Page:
In Oklahoma, child support payments are based on the combined income of both parents and the number of children who need support. Although both parents provide financial support, only the non-custodial parent makes payments. While the custodial parent remains responsible for child support too, the law assumes that this parent, who has the most time with the child, spends the required amount directly on the child (or children). Payments continue until the child is 18 or if the child is still in high school, then until 20.
Oklahoma’s child support guidelines set a baseline amount of support, according to the child’s presumed needs and the parents’ ability to pay. In addition, one parent must cover the cost of the child’s health insurance (although this parent receives a credit for this expense). Also, the parents share the cost of childcare. Other factors like the child’s educational needs and the time each parent spends with the child may also increase or decrease the amount of support.
The Oklahoma Department of Human Services provides a Child Support Calculator and instruction sheet to help you estimate your fair share of child support. To complete calculations, you will need to collect information on income and expenses – like those needed for childcare and health insurance, among others – and know the custody arrangement. Although it may seem daunting at first, just take it one step at a time. A good place to start is with both parent’s total gross monthly income.
For child support purposes, gross income is income from almost every source. It includes salaries, wages, and tips, but also commissions and bonuses. Likewise, it is money that comes from rent that you collect, any interest or trust income, and military pay. Income is also spousal support received from someone other than the parent in this case, annuities, gifts, prizes, and even lottery winnings. You can find most of this information on state and federal tax returns.
If you are unemployed or retired, chances are you still have income in the form of severance pay, pensions, unemployment and disability insurance benefits, social security, and workers’ compensation. For parents who are self-employed, their income will be counted by the value of their business.
A parent can’t reduce a child support obligation by working less or not at all. When a parent is voluntarily un- or underemployed, an administrative law judge may assign an income that this parent should be making. The court decides whether to impute income based on past and present employment, the parent’s lifestyle any relevant factor, such as a parent’s role in caring for young or disabled children.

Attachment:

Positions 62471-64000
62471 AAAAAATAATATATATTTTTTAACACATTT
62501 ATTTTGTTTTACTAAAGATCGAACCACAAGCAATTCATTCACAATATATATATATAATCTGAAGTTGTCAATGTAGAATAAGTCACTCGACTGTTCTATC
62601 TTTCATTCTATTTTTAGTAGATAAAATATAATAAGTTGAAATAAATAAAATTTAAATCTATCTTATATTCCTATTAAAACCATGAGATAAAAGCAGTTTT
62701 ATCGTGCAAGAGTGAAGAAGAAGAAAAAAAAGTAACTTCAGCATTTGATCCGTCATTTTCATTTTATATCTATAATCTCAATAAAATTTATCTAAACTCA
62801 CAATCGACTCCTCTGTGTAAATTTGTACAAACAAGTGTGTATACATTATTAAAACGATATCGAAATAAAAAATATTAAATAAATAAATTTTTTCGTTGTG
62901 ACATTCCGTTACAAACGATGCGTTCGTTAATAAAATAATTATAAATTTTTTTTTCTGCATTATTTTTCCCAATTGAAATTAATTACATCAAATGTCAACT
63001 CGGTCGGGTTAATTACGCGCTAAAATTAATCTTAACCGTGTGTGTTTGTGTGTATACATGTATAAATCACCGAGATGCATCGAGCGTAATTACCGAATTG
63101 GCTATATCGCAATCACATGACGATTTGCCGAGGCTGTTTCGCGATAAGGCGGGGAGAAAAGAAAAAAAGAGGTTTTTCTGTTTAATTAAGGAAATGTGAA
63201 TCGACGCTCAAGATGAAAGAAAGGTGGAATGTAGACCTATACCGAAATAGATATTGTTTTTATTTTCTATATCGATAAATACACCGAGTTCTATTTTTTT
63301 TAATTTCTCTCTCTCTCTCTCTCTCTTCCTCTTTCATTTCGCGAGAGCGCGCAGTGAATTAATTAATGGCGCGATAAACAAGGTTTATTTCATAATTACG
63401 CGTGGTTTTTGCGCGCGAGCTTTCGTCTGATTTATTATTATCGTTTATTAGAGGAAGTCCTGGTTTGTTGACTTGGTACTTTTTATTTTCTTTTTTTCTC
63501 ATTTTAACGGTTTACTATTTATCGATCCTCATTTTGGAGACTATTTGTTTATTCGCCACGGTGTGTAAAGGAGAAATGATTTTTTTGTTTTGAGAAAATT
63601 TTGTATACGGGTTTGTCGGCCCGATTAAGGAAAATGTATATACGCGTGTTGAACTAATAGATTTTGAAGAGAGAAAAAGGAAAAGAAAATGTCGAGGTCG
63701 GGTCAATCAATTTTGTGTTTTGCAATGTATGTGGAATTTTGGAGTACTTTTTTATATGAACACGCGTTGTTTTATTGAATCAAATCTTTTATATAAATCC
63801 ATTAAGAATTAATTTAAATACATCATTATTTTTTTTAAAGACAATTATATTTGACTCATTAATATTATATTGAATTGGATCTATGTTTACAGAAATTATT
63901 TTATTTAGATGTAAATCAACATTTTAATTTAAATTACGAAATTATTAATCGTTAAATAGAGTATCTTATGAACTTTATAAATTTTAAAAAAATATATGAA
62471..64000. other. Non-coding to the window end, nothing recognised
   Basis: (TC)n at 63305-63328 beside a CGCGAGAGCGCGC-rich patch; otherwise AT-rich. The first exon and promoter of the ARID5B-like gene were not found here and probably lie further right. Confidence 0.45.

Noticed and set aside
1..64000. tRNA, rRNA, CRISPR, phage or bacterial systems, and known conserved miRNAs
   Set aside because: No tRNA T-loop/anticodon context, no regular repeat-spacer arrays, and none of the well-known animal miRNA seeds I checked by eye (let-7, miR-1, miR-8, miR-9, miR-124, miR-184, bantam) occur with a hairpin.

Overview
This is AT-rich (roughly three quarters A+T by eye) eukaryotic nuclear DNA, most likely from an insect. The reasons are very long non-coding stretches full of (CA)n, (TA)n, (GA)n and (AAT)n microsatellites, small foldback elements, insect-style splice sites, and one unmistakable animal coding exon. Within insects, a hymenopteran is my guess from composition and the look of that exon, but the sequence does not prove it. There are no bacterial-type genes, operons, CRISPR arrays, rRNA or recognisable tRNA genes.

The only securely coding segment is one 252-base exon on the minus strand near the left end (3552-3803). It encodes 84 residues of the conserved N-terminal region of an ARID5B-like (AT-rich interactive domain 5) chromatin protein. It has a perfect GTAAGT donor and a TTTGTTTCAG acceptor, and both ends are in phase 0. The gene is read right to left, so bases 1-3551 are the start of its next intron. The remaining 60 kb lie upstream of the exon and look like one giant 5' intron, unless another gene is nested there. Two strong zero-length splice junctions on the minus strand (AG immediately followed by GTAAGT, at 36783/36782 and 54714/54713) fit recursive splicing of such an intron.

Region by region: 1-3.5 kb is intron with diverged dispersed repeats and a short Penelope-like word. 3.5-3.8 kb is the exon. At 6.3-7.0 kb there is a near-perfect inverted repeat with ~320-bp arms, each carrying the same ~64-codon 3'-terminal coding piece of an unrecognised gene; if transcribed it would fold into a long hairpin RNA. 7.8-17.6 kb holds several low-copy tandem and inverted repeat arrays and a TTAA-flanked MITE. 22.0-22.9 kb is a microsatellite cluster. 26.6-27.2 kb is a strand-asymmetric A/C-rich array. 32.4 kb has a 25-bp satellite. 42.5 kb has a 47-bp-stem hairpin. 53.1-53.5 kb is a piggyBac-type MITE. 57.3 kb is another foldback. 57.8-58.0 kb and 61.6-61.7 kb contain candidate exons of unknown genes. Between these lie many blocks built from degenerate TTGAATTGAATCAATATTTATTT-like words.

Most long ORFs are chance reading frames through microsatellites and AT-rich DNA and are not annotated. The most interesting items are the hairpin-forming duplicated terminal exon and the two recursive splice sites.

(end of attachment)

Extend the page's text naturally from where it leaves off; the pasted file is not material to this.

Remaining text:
When calculating gross income, you can leave out child support that you receive for children who are not part of this current case (children from a prior relationship, for example). You can also exclude any adoption subsidy, public assistance (like TANF and food stamps), and payments received to care for foster children.
Once you have the gross incomes for both parents, you can make certain credits or additions based on specific items like a court-ordered payment toward marital debt. That will leave you with the adjusted gross monthly income, which you can use to determine the base monthly child support obligation from the guidelines. You can find the guidelines at the bottom of the instruction sheet.
Keep in mind, however, that parents must divide this base amount between them in proportion to their adjusted gross incomes. In other words, the non-custodial parent will not be responsible for the whole amount. Also, the way you share parenting time impacts how parents share the child support obligation.
The state presumes that the amount of child support calculated by the guidelines is right for your child. Sometimes, however, the total amount or the way it is divided is unfair. Perhaps the child has extraordinary medical needs or is a gifted violinist who studies with an expensive teacher. A court may increase or decrease the amount of support to cover costs like these and any other that bear on the child’s wellbeing when it is in the child's best interests and one of the following applies:
Once a child support order is in place, you may still be able to change it. Recently, Oklahoma has made it easier for parents to request this change with a series of forms and instructions that you can find here. If it has been 12 months since the order issued, you can ask child support services to review the amount. If the new calculation results in a difference of more than 10% -- either more or less than your current order – child support will be modified based on this new amount.
You may also ask to change the amount of support at any time based on a material change in circumstances. Some common, material changes in circumstance are when a parent loses a job or when childcare is no longer necessary. It could also result from a medical expense, after a shift in the amount of time the child spends with you, or when the child has turned 18 and no longer attends high school.
In addition to the links above, see the Oklahoma Department of Human Services website for more on establishing, modifying, and enforcing child support orders.
You can also read the law at the Oklahoma Statutes Annotated Title 43, Section 118.